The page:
Cars to get safer, costlier from 2018 as more safety features made necessary | india-news | Hindustan Times
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Cars to get safer, costlier from 2018 as more safety features made necessary

india Updated: Sep 10, 2016 09:42 IST
Moushumi Das Gupta
Cars

A host of safety features be made mandatory for all passenger cars in India from April 2018.(HT File Photo)

A host of safety features such as speed warning beeps, seat belt alarm and rear sensors will be made mandatory for all passenger cars in India from April 2018.

The Union road transport ministry decided on these features to reduce fatal car crashes in a country where more than 140,000 people were killed in road accidents in 2015.

Road minister Nitin Gadkari approved the proposals on Thursday.

Most developed countries, including the US, UK, and those in the European Union, have made these features mandatory long ago, said Abdul Majeed, partner automobile leader, Price Waterhouse & Co.

“The additional features will increase a vehicle’s cost between Rs 20,000 and Rs 60,000 depending on the model. But the price factor should not matter for the lives that will be saved,” he explained.

Ministry officials, however, dismissed fears about car prices shooting up because of these measures, saying only an incremental increase can be expected.

Manufacturers provide most of these features in mid- and high-end cars, while cheaper models — which are more popular and have a larger sales volume — come without these accessories. Buyers can get them retrofitted, but that’s rarely done since there is no rule now barring people from driving cars without, say, speed warning beeps.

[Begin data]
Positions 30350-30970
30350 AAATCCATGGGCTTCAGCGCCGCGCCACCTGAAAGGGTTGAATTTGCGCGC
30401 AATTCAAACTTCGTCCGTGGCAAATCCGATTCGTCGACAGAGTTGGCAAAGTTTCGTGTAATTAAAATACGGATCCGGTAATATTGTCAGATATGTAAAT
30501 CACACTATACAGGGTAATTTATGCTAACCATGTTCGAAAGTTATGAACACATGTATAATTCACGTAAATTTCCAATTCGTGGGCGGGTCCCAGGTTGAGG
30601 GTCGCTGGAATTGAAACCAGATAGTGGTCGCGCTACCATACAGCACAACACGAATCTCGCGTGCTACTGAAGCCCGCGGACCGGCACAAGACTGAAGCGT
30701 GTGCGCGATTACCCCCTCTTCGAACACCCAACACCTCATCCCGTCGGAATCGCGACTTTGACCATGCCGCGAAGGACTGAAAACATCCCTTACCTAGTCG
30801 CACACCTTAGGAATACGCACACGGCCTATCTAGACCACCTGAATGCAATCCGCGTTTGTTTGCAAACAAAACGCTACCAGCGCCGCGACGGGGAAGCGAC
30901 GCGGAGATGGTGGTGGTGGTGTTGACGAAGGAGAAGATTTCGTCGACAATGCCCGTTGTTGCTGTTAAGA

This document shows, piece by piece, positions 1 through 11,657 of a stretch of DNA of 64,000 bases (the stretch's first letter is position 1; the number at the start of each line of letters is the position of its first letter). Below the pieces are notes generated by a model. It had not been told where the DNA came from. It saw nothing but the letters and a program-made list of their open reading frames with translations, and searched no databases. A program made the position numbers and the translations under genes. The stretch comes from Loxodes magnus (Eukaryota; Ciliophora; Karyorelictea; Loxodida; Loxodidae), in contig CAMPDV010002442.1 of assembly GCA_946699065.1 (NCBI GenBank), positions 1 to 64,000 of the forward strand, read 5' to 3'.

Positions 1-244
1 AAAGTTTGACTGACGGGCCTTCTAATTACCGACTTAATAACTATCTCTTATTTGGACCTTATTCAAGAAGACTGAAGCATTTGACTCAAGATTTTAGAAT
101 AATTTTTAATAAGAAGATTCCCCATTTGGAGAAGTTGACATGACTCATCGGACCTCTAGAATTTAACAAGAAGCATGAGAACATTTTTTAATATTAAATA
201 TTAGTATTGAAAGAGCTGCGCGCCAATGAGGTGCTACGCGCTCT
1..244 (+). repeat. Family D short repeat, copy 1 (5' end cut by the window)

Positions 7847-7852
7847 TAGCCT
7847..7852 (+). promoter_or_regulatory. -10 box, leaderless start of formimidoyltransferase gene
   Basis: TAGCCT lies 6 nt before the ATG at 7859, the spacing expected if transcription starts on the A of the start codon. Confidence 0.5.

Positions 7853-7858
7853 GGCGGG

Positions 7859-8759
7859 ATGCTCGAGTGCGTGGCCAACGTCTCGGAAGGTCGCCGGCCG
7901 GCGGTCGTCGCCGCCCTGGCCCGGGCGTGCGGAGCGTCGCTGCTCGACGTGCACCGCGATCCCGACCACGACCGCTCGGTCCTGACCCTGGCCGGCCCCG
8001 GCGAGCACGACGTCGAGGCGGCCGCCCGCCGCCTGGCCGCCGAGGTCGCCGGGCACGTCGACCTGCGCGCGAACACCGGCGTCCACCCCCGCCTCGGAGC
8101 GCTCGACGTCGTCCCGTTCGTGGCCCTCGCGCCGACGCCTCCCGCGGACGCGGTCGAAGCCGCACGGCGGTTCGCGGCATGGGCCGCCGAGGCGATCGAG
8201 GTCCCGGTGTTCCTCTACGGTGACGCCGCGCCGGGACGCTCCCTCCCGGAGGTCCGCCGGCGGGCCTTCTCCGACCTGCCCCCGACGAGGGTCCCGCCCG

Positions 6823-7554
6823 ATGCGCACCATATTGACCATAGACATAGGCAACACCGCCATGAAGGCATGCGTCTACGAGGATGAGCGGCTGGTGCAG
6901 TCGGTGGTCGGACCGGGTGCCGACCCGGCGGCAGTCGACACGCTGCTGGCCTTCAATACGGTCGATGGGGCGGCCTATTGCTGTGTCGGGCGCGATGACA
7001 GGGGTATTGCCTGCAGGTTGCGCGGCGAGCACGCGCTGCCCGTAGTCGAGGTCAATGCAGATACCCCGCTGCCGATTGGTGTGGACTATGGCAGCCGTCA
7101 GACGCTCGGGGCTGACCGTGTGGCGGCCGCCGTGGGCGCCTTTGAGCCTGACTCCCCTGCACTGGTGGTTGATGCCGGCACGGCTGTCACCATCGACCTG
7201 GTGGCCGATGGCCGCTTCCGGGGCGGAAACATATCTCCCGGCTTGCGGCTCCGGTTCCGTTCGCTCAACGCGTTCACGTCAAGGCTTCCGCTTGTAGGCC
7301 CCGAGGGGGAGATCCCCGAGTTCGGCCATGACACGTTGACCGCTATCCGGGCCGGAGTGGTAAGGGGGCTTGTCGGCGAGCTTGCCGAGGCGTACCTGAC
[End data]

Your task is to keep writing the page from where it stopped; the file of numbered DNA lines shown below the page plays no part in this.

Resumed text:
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The proposed speed alert will start beeping for a few seconds when a car hits 60kmph, start again at 80kmph, and turn into continuous series of frantic beeps when the speed exceeds 90kmph.

The government feels the alarm system will help cut the number of fatalities from people driving above the speed limit. Last year, 64,633 deaths from speeding-related accidents were recorded.

“Manufacturers will have to put these features in all new cars, while old vehicles will have to get them retrofitted,” a ministry official said.

The driver can’t deactivate the beep, and it will go off when the speed is reduced.

“The measures will go a long way in ensuring safety of drivers and fellow travelers,” said Abhay Damle, joint secretary (transport) in the road ministry.

The rear parking sensors will get activated if a person or object comes too close to a car when the driver is reversing it. Similarly, the seat belt alarm will keep blinking or sounding a recurring ping until the driver and co-passenger in the front seat fastened the belt.

The Society of Indian Automobile Manufacturers (SIAM) praised the proposed measures, but cautioned that these features will help if enforcement is strengthened side by side.

“Over-speeding is an enforcement issue. The ministry is looking at technical solution to an enforcement issue. Unless that happens, having these features will not help,” said KK Gandhi, executive director, SIAM.

Another feature the ministry proposes to make mandatory is manual override for central locking system.

It has been noticed that the central locks often get jammed in accidents and the trapped passengers struggle to get out.

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